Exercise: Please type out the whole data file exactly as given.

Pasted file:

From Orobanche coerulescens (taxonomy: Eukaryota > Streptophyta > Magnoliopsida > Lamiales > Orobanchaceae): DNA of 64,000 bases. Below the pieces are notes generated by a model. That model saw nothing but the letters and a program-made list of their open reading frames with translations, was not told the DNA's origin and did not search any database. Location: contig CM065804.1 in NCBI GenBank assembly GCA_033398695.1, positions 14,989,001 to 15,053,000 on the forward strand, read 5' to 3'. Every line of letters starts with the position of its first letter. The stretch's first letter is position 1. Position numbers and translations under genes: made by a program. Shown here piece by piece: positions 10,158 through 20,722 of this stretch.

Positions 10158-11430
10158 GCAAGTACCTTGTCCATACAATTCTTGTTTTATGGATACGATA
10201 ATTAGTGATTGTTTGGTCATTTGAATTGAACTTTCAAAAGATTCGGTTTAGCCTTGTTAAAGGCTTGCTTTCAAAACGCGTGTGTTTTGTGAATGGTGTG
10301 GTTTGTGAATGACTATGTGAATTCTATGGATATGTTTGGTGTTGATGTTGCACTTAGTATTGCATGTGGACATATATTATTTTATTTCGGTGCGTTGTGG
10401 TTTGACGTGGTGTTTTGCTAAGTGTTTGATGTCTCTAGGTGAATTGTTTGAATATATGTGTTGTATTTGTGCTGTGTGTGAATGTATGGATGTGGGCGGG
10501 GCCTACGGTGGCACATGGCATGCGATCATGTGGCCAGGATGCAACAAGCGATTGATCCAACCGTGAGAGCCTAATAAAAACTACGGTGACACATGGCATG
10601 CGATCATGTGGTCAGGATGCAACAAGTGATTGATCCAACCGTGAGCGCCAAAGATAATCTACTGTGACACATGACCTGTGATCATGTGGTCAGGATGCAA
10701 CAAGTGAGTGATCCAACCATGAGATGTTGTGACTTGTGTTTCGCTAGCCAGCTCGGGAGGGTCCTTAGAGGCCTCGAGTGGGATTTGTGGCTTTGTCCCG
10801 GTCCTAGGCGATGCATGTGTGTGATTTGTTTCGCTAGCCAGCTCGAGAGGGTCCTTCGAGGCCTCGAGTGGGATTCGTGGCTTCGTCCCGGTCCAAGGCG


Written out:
From Orobanche coerulescens (taxonomy: Eukaryota > Streptophyta > Magnoliopsida > Lamiales > Orobanchaceae): DNA of 64,000 bases. Below the pieces are notes generated by a model. That model saw nothing but the letters and a program-made list of their open reading frames with translations, was not told the DNA's origin and did not search any database. Location: contig CM065804.1 in NCBI GenBank assembly GCA_033398695.1, positions 14,989,001 to 15,053,000 on the forward strand, read 5' to 3'. Every line of letters starts with the position of its first letter. The stretch's first letter is position 1. Position numbers and translations under genes: made by a program. Shown here piece by piece: positions 10,158 through 20,722 of this stretch.

Positions 10158-11430
10158 GCAAGTACCTTGTCCATACAATTCTTGTTTTATGGATACGATA
10201 ATTAGTGATTGTTTGGTCATTTGAATTGAACTTTCAAAAGATTCGGTTTAGCCTTGTTAAAGGCTTGCTTTCAAAACGCGTGTGTTTTGTGAATGGTGTG
10301 GTTTGTGAATGACTATGTGAATTCTATGGATATGTTTGGTGTTGATGTTGCACTTAGTATTGCATGTGGACATATATTATTTTATTTCGGTGCGTTGTGG
10401 TTTGACGTGGTGTTTTGCTAAGTGTTTGATGTCTCTAGGTGAATTGTTTGAATATATGTGTTGTATTTGTGCTGTGTGTGAATGTATGGATGTGGGCGGG
10501 GCCTACGGTGGCACATGGCATGCGATCATGTGGCCAGGATGCAACAAGCGATTGATCCAACCGTGAGAGCCTAATAAAAACTACGGTGACACATGGCATG
10601 CGATCATGTGGTCAGGATGCAACAAGTGATTGATCCAACCGTGAGCGCCAAAGATAATCTACTGTGACACATGACCTGTGATCATGTGGTCAGGATGCAA
10701 CAAGTGAGTGATCCAACCATGAGATGTTGTGACTTGTGTTTCGCTAGCCAGCTCGGGAGGGTCCTTAGAGGCCTCGAGTGGGATTTGTGGCTTTGTCCCG
10801 GTCCTAGGCGATGCATGTGTGTGATTTGTTTCGCTAGCCAGCTCGAGAGGGTCCTTCGAGGCCTCGAGTGGGATTCGTGGCTTCGTCCCGGTCCAAGGCG